Local councils in greater Sydney are getting a hand turning crown land into green public spaces under a $16 million state government program.
The Greater Sydney Crown Land Open Space Activation Program will be provided from the government’s COVID-19 stimulus fund for upgrades to Crown land and Community facilities, planning and public spaces minister Rob Stokes announced this week.
Projects include a $2 million upgrade and construction of a viewing platform at the Hungry Point walking track and $1.5 million to restore a historic railway tunnel at Glenbrook in the Blue Mountains.
“It makes good sense that by improving Crown land and public infrastructure we can make better use of the assets we already have to create more open space for the community to enjoy.
“These projects will also support local jobs and economies with work for tradespeople and materials suppliers.”
Member for Penrith Stuart Ayres said funding for the tunnel meant it would be reborn as a recreational trail in collaboration with Blue Mountains City Council.
“Opening the tunnel would provide a missing link connecting Glenbrook and Lapstone villages with Leonay and Emu Plains and Penrith’s Great River Walk, and contribute to an extensive network of tracks and trails in the area that will add to the region’s tourism appeal,” he said.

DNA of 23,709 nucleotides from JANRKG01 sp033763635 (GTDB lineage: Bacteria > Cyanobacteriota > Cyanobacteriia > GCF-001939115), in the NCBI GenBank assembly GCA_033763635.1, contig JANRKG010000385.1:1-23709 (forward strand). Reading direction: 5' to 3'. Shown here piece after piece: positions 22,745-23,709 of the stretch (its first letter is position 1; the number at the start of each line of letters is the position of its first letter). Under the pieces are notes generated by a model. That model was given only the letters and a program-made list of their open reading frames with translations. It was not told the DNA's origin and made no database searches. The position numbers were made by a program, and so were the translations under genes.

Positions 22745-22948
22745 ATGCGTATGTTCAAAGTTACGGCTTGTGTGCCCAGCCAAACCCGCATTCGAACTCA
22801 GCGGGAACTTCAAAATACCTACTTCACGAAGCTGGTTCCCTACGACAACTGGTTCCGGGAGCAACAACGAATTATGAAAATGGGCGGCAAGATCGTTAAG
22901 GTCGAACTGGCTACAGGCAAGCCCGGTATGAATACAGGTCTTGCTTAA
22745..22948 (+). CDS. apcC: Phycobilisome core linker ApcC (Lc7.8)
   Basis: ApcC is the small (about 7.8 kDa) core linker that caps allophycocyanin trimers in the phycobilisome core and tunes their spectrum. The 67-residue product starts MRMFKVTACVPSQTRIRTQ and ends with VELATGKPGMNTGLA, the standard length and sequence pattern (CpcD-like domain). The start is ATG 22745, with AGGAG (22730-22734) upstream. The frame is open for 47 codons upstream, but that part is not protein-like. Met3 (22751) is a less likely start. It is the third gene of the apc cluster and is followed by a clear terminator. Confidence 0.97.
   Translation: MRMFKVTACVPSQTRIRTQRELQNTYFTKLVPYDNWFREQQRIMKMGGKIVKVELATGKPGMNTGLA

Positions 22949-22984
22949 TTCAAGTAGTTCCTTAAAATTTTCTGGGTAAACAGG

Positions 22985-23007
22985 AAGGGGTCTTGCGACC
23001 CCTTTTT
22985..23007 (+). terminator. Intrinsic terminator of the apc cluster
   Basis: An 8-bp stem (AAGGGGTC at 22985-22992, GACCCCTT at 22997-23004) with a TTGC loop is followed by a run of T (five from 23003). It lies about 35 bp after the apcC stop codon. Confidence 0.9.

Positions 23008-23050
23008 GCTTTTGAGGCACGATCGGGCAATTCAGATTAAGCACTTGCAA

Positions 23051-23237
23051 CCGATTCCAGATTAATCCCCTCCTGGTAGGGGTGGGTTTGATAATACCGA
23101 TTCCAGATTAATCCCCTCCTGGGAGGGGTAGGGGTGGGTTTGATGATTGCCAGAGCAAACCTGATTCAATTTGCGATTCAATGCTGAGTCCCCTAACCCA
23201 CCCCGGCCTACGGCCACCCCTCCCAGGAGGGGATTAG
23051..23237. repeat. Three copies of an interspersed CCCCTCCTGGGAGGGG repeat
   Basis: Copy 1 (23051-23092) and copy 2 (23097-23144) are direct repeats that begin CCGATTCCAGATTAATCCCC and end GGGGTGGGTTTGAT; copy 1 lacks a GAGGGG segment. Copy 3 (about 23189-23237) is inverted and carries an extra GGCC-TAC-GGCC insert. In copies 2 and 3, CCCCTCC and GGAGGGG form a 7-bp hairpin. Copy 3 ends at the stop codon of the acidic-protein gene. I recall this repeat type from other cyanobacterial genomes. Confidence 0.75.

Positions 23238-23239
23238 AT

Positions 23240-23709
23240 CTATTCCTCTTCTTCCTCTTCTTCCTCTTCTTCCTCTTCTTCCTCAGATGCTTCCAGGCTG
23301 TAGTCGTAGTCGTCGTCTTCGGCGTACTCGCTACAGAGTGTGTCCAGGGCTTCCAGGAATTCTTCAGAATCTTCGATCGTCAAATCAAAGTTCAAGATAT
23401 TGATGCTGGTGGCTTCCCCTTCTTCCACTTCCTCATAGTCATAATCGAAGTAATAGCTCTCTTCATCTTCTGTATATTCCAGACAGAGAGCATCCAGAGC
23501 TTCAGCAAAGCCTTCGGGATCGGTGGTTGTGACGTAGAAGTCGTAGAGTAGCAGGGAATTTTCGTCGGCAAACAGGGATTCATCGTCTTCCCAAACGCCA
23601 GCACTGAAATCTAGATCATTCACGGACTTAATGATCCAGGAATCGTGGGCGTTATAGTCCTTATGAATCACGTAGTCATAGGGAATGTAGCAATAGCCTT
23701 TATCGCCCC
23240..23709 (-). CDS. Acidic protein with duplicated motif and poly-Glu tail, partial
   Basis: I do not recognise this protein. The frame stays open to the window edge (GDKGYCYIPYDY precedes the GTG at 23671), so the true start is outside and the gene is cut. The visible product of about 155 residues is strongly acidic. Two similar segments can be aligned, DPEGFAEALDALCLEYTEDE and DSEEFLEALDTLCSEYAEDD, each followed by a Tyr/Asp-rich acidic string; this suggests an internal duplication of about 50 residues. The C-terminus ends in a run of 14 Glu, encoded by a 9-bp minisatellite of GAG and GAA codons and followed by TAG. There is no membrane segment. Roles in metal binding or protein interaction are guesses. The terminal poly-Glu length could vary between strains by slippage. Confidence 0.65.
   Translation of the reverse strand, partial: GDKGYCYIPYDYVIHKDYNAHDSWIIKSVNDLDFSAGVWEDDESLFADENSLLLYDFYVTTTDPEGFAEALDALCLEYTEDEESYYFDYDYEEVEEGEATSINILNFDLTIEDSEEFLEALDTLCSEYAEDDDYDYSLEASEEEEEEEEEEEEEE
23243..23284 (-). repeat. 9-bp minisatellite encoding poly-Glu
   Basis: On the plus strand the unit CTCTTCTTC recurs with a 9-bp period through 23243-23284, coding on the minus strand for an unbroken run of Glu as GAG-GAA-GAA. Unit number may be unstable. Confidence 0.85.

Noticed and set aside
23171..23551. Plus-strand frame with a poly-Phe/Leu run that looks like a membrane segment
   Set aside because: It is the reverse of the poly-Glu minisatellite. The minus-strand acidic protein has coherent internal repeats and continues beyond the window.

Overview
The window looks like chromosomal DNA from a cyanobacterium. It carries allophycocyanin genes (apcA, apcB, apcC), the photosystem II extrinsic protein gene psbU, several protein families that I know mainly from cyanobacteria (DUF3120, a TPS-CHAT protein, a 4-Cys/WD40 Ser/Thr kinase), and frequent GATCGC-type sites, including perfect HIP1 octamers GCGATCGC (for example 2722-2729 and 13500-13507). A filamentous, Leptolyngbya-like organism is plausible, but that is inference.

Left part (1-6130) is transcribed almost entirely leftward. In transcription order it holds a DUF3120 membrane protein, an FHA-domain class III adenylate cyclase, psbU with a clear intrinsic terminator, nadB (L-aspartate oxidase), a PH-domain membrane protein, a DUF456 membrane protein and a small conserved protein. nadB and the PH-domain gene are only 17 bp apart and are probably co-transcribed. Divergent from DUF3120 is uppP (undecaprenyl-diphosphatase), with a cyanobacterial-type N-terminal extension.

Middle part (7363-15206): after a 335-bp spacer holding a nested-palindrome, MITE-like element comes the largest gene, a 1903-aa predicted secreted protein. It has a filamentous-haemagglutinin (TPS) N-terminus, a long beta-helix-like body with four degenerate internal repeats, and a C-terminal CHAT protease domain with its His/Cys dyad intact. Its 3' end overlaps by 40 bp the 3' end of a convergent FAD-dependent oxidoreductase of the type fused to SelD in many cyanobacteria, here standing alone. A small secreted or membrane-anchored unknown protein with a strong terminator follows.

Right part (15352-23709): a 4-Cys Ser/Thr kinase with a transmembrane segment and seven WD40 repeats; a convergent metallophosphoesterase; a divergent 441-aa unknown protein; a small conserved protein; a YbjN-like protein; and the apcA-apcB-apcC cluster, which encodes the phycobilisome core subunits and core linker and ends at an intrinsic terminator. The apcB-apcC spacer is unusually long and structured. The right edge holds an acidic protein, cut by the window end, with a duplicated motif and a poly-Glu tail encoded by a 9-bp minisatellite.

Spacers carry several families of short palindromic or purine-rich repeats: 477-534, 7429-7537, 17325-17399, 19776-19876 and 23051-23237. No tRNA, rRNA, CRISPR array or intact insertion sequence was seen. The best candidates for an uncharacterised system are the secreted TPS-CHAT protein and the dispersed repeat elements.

Meanwhile, he said $1.5 million provided to fund the former Police Cottage in Emu Plains would help Penrith City Council reimagine the dilapidated building as a café and restaurant.
Penrith City Council has lodged a conservation management plan and a development application to restore the heritage-listed cottage as part of broader plans to activate the riverfront and Regatta Park Precincts.
Local councils will be invited to participate in partnership opportunities for ongoing management of sites that are shortlisted for activation, including public parkland reserves, foreshore precincts and civic spaces such as town squares, the minister said.
An additional $500,000 will also be provided over the next two years to help councils install fencing, bollards, gates and signs on reserves that are being damaged by unauthorised activity including four-wheel driving, dirt bike riding and rubbish dumping.
“This funding will help local councils trying to manage hotspots where these inappropriate activities occur. Fencing and gates will also help manage bushfire risk by keeping reserves free of accumulated rubbish,” Mr Stokes said.
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